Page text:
EdgeTier wants AI to get along with customer service agents rather than replace them

In our weekly Startup Scout series, Fora picks out the most promising companies emerging from Ireland.

By Jonathan Keane Reporter, Fora
Founders: Ciarán Tobin, Bart Lehane and Shane Lynn
Elevator pitch: Artificial intelligence for customer service
Funding: €1.5 million in seed funding
Status: Customers in banking, insurance and e-commerce

THE FOUNDERS OF artificial intelligence startup EdgeTier might come from technical backgrounds in data science, but that doesn’t mean their expertise can’t be applied to an  everyday problem.

The Dublin business is building artificial intelligence tools that customer service agents to simplify how they deal with queries and access the information they need.

Co-founder and chief executive Shane Lynn admits that EdgeTier has thrown its hat into a crowded space but he and co-founders Ciarán Tobin and Bart Lehane felt they could still offer something unique.

In Ireland there are tens of thousands of people working in customer service, meaning there’s an appetite among these companies to improve their processes as much as possible.

“We spotted and looked for common problems between the different customer service organisations and that’s where the idea for the product that we’re now building and selling came about,” Lynn told Fora.

“Still a lot of customer service organisations aren’t running efficiently. There are people doing things that computers are good at and there are people expecting computers to do things that humans are good at,” he said.

Human touch

The best parts of customer service are the human parts, he added, whether that’s understanding a complex question, showing empathy for a situation or negotiating a compromise.

shutterstock_366608963
Source: Shutterstock/Production Perig

These are human communication traits that a customer service AI cannot fully replicate.

“They’re very hard to fake and they’re very hard to implement with a computer system.”

According to Lynn, the push for automation using AI can sometimes expect too much of these systems.

Full automation is not quite there and perhaps won’t be for some time if customer service agents want to maintain the human element.

What can be automated is the mundane and repetitive, such as looking up specific data or answering specific questions that have definite answers – ‘what time does the store close at?’ or ‘how much does that product cost?’.

“All of that work isn’t that valuable from a customer experience point of view, it is valuable because it needs to be done but it’s not really what humans are good at. Humans are good at the communications piece,” Lynn said.

EdgeTier’s solution, dubbed Arthur, guides the customer service agent to and through the information they need to more accurately assist the customer with their specific query and to address complicated needs that require human understanding.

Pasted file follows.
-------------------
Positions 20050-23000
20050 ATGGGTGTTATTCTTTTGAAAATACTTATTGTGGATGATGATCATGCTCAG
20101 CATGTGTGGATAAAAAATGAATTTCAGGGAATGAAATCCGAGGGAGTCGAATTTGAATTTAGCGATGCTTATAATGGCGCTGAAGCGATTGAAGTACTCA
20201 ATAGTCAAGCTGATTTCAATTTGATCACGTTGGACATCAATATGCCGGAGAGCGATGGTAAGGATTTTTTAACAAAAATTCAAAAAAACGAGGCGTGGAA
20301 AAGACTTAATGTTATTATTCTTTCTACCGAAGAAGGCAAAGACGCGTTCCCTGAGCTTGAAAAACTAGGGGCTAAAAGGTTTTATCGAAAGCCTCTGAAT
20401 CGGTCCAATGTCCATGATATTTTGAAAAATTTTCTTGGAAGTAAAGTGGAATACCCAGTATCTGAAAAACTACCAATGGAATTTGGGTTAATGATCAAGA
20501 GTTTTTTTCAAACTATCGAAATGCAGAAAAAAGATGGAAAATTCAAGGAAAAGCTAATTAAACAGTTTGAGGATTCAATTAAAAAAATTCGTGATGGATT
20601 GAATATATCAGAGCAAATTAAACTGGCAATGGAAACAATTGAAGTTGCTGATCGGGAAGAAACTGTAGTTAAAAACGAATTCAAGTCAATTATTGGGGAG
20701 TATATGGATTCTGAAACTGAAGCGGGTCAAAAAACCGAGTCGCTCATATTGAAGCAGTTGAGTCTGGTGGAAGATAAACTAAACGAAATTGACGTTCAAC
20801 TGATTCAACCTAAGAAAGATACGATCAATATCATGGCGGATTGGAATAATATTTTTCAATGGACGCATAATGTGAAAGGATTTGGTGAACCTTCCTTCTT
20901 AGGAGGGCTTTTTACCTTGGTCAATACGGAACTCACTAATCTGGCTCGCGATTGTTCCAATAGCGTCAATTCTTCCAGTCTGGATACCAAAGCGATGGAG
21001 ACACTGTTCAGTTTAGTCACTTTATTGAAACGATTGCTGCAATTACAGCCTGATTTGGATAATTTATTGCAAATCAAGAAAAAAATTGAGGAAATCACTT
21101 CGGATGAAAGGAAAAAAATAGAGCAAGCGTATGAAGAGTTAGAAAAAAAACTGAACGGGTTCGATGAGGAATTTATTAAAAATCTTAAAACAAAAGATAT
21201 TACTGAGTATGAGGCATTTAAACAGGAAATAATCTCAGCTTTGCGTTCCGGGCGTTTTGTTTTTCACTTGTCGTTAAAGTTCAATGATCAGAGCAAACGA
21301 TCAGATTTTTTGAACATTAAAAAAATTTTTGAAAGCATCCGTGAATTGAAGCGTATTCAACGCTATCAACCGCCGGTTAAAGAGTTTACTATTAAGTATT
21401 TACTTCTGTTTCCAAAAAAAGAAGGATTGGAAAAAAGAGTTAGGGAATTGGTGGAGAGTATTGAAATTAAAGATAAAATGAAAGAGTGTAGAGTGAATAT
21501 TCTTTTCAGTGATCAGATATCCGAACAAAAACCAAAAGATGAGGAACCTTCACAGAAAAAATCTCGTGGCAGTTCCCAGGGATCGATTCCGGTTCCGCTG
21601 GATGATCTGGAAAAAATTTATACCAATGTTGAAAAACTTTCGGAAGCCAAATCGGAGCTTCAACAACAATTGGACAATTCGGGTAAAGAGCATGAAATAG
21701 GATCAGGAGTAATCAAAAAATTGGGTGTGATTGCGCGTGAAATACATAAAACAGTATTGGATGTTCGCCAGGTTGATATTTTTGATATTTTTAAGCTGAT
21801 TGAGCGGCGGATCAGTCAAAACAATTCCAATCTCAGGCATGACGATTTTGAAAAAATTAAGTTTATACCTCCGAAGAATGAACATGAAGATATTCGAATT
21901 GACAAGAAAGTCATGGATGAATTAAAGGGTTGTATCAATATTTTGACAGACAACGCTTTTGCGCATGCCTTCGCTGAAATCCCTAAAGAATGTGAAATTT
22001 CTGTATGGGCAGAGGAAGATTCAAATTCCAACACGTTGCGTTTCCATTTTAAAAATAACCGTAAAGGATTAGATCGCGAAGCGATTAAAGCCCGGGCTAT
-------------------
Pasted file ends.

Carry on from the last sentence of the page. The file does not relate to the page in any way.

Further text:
One example could be in travel, where a customer accidentally double books a journey and wants a refund on one booking but not the other and maybe wants to change one detail while keeping the rest.

“Loads of these agents are working and what we want to do is free up their time by letting the computer do the bits that the computers are good at and letting the human concentrate on the actual communication between the business and the customer and get to the nub of the problem.”

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Next steps

To date, EdgeTier is working with companies in Ireland and the UK as well as a bank in Hungary. Its customers are usually in the travel, e-commerce, insurance and banking sectors.

edgetier-picture-conor-mccabe Ciarán Tobin, Bart Lehane and Shane Lynn
Source: Conor McCabe Photography Ltd

Its revenue stream is a licensing model based on the number of customer interactions that run through the system.

The startup raised €1.5 million last year to finance its growth push and acquire new customers. The seed round was led by London venture capital firm Episode 1 with participation from Act Venture Capital and Enterprise Ireland.

Lynn said that for companies cutting through the noise in AI hype, the opportunity is significant.

“While it sounds cool, it’s not particularly reliable that an AI is learning from previous agents’ behaviour because you have no control over what the quality of that behaviour is,” he said.

If an AI is simply learning from the customer service agent’s practices, it may be picking up bad answers too and learning them. As the saying goes, ‘garbage in, garbage out’.

“We sit down with senior agents and we extract and work with them to embody what is the best practice in these particular instances and hone and fine-tune it,” Lynn said. “We pick whoever is the top-performing agent and we essentially encapsulate their specific knowledge of the system.”

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